To differentiate your salon from competitors, it’s important to play a positive role in your community. It’s also important for nurturing your employees and increasing your employee NPS.

Measuring the Upsell

Mastering the art of the upsell is crucial to the success of your salon business because it allows you to grow without the need for more clients. Since it’s easier to keep existing clients than find new ones, upselling is a major opportunity.

To measure upselling, track your average revenue per client.

Average Revenue Per Client (ARPC)

( Revenue / Total Active Client Base )

The easiest way to raise your average revenue per client is to place high-margin products places where your clients may frequent, such as a waiting area or next to your point of sale. Encouraging the “impulse buy” is a simple way to tag a few extra dollars onto every service you offer.

Managing Cashflow

Even the best businesses have cashflow issues from time to time, it’s just the nature of business. Often, a cashflow issue is a matter of matching your business’s growth goals to your personal goals as a business owner. For example, you may need funding to get to your next phase as a business.

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Securing funding almost always means working with a bank. If you’re thinking about securing a bank loan, you’re going to need to understand a few ratios:

Debt Ratio

( Total debt / total assets )

The debt ratio is the debt capital divided by the business' total assets. Current and non-current assets and debt are used to calculate the ratio. The ratio is used to determine how much your salon business relies on its debt to finance its assets. The lower the debt to asset ratio, the more likely a business is to be granted a loan.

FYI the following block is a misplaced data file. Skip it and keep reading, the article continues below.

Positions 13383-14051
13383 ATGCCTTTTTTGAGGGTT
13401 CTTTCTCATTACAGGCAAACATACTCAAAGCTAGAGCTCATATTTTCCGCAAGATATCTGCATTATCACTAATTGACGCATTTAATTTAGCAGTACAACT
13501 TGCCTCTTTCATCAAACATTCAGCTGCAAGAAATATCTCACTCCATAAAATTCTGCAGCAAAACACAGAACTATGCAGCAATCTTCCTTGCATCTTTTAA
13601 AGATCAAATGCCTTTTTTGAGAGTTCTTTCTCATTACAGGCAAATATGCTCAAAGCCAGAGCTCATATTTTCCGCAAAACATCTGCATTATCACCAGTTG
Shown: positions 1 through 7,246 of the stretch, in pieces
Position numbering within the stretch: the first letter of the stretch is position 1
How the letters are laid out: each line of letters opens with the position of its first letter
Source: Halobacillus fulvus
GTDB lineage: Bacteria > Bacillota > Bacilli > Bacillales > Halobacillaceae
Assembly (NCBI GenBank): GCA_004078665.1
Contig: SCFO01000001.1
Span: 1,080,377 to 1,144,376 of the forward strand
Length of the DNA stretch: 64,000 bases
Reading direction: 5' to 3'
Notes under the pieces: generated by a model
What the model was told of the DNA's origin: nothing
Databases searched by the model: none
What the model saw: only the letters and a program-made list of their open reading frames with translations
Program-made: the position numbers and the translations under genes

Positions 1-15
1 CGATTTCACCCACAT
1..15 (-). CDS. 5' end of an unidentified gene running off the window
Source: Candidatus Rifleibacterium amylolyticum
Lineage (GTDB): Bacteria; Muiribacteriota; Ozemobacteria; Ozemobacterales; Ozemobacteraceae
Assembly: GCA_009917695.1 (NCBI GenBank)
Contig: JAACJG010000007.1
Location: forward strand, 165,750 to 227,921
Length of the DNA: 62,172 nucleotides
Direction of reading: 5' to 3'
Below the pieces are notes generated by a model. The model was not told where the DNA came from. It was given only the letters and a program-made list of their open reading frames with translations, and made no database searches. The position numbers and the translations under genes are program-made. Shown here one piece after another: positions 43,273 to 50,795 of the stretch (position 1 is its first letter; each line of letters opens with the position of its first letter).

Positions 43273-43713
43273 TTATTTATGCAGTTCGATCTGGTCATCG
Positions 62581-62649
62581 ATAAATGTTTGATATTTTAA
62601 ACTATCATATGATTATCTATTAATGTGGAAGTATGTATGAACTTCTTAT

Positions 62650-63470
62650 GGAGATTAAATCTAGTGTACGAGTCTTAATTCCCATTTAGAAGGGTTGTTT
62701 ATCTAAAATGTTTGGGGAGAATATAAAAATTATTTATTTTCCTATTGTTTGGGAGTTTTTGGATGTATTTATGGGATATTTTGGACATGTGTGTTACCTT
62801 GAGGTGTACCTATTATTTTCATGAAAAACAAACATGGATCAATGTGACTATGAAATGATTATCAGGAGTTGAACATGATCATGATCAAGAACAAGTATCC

For example, a salon business that has $100,000 in assets, but only $50,000 in debt is a better risk than a salon business that has $100,000 in assets and $75,000 in debt.

Debt Service Coverage Ratio

Net operating income / total debt

The debt service coverage ratio, or DSCR, measures a salon business' ability to generate adequate revenue to cover your mortgage or lease payments. The ratio is calculated by dividing the net operating income by the total debt. For example, if a business has a total operating income of $100,000 and total debt of $60,000 the debt service ratio would be 1.67. This means the business operates with 66 percent more revenue than it needs to cover its expenses.

Any ratio more than 1 is considered a good risk for a bank.

Find an advisor to track this information

Although this post is a great start, there’s more to a salon business than what can be covered in one blog post.

It’s immensely helpful to work with a trusted business advisor that has experience with your business. Along with an integrated dashboard, we’re all about matching businesses with trusted advisors at Malartu.

Need advice on your salon business? Let us pair you with a Malartu partner advisor today.